Enel X and the EEC Educate Business on the Changing Energy Landscape
On July 11, Enel X Australia partnered with the Energy Efficiency Council in a business briefing event.
Published on Monday, 29 July 2019
Enel X Australia partnered with the Energy Efficiency Council (EEC) to host a lunchtime business forum on Australia’s energy outlook and strategy with Alan Kohler AM, a renowned Australian financial journalist and editor. The well-attended event covered current and future trends in energy policy, technology and markets, and was designed to help businesses manage risks and capture opportunities of Australia’s energy transition.
Jeff Renaud, Managing Director Asia and Oceania, Enel X opened the event noting how the rapid adoption of renewables in Australia is disrupting the energy market. He introduced Enel X as a partner to help businesses navigate this complex landscape, and turn energy into a competitive advantage. A large and growing opportunity is power flexibility – the ability to strategically shift when businesses consume electricity from the grid – by curtailing equipment use or onsite power sources, to earn revenue and decarbonise operations.
Jeff used the Frequency Control Ancillary Services market (FCAS) as an example of how businesses can benefit from power flexibility. FCAS participation instantly protects grid security in case of unexpected thermal plant outages or transmission network failures. The program helps to keep the frequency stable and keep the lights on, and businesses earn revenue for doing so. Enel X is the only player in this market which opened in 2017, and we are responsible for 15% of the market with diverse clients participating across universities, hospitals, industrial sites, data centres and cold storage facilities.
Jeff closed with comments on the effect of renewables on wholesale energy pricing and daily price volatility. He said, “this represents a significant opportunity and price signal to incentivise power flexibility, energy storage and other technologies … A current barrier to business participation is that the traditional retail construct is not well suited to address this issue, so Enel X helps businesses find creative solutions to wholesale energy price volatility.”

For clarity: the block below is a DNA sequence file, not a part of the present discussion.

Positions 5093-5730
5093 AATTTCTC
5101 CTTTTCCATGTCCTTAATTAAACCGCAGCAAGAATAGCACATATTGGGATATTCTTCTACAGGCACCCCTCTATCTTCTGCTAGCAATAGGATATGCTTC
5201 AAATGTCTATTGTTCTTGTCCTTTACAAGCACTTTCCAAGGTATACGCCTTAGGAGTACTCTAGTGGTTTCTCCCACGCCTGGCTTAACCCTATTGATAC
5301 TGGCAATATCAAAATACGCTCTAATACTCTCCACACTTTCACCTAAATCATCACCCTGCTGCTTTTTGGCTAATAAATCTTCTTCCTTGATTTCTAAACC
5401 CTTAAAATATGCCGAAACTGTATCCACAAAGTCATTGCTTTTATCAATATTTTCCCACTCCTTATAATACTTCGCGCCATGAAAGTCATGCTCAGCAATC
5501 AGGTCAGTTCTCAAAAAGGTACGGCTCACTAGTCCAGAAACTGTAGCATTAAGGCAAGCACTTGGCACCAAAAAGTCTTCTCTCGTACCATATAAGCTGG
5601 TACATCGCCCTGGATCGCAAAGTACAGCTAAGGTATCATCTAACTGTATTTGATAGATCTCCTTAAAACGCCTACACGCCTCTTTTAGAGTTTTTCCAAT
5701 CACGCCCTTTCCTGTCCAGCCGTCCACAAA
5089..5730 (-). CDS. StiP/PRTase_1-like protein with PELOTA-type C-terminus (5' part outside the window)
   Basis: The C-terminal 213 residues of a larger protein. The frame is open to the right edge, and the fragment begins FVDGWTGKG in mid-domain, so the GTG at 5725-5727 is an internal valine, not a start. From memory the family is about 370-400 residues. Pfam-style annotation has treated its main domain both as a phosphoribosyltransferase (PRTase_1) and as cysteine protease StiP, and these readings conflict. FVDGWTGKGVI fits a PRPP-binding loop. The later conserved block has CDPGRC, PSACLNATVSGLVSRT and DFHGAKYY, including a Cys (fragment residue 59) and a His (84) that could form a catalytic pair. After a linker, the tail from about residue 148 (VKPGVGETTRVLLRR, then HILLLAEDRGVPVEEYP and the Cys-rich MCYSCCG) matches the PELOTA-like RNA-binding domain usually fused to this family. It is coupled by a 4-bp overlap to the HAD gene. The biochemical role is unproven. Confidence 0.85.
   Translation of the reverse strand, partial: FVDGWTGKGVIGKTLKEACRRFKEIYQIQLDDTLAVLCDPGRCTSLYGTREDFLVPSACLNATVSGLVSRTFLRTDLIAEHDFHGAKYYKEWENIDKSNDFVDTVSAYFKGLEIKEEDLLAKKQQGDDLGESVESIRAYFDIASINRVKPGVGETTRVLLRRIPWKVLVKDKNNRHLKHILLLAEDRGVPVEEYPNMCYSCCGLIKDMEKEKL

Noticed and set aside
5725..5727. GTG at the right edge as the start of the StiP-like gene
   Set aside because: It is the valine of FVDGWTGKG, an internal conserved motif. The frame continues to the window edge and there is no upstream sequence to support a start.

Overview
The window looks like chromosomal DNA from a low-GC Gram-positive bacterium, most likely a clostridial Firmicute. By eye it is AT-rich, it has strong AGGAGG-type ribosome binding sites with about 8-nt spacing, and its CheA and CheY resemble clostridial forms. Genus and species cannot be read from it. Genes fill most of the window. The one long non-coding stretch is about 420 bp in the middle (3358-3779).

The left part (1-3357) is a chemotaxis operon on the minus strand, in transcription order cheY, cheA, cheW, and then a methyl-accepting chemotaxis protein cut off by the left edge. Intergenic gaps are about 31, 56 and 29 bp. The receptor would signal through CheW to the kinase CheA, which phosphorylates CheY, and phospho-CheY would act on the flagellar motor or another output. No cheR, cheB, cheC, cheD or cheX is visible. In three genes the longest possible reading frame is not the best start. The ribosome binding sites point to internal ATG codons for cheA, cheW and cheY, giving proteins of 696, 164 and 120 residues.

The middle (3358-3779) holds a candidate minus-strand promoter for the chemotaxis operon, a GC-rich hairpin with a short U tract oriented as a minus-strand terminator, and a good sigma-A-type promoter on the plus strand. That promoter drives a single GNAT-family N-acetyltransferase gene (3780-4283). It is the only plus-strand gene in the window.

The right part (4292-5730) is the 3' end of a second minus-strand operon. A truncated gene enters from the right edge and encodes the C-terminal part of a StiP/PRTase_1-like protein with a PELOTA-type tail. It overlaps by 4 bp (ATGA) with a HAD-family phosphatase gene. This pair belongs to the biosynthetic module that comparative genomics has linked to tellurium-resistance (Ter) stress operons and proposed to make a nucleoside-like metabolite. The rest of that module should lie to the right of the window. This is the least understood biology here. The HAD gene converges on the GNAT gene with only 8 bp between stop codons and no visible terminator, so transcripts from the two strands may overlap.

Alan Kohler AM reinforced Jeff’s comments, citing three factors driving the changing Australian energy landscape: the move toward renewables; the lack of a sensible energy policy; and the fact that in the absence of policy, people are moving forward from the demand side, such as Enel X. Alan said generation is becoming decentralised and the grid is becoming a two-way infrastructure, which represents a business revolution. Solar power is creating enormous arbitrage opportunities, and Alan cited a recent insight paper from the Australian Energy Market Operator (AEMO) stating the need for storage to assist with energy shifting is at an unprecedented scale.
Alan encouraged businesses to participate in demand management, noting the need for a large scale aggregator like Enel X, to stay competitive. He was forthright in saying, "If you can't make good money from demand response, then you're not trying, and your competitors will.”
His speech was followed by a panel discussion with senior business executives David Abela, Executive General Manager of Visy Global Procurement; Vikas Ahuja, Head of Energy and Sustainability at Coles; and Anna Skarbek, CEO of ClimateWorks. The panel discussed how business is responding to a transforming energy market, and the strategies businesses are employing to take control of their energy position.
Anna opened the discussion stating “energy is not a set and forget business anymore”; that energy efficiency is the first step in saving money on energy bills and reducing emissions. David noted Visy has a large footprint and is investing more than $1 billion over the next five years; taking action with a dedicated energy committee to address the company’s sustainability and innovation across gas, waste, and deregulated power. Vikas highlighted that Coles, as a large energy user, has achieved a high level of executive engagement because "energy management delivers results". He noted for Coles, demand management is not a priority at the moment, but the company is on the journey. Coles participated in the Australian Renewable Energy Agency’s (ARENA) Reliability and Emergency Reserve Trader (RERT) program this year, and the accounts team were interested to do a lot more of it once they saw the credit on their energy bills.
The event also launched of the latest edition of a flagship report that decodes Australia’s energy landscape for businesses: Navigating a dynamic energy landscape: a briefing for Australian businesses. Enel X Australia’s client AB Oxford Cold storage is featured in the briefing as a power flexibility case study, participation in two programs allows the facility to offset 10% of its rise in electricity costs.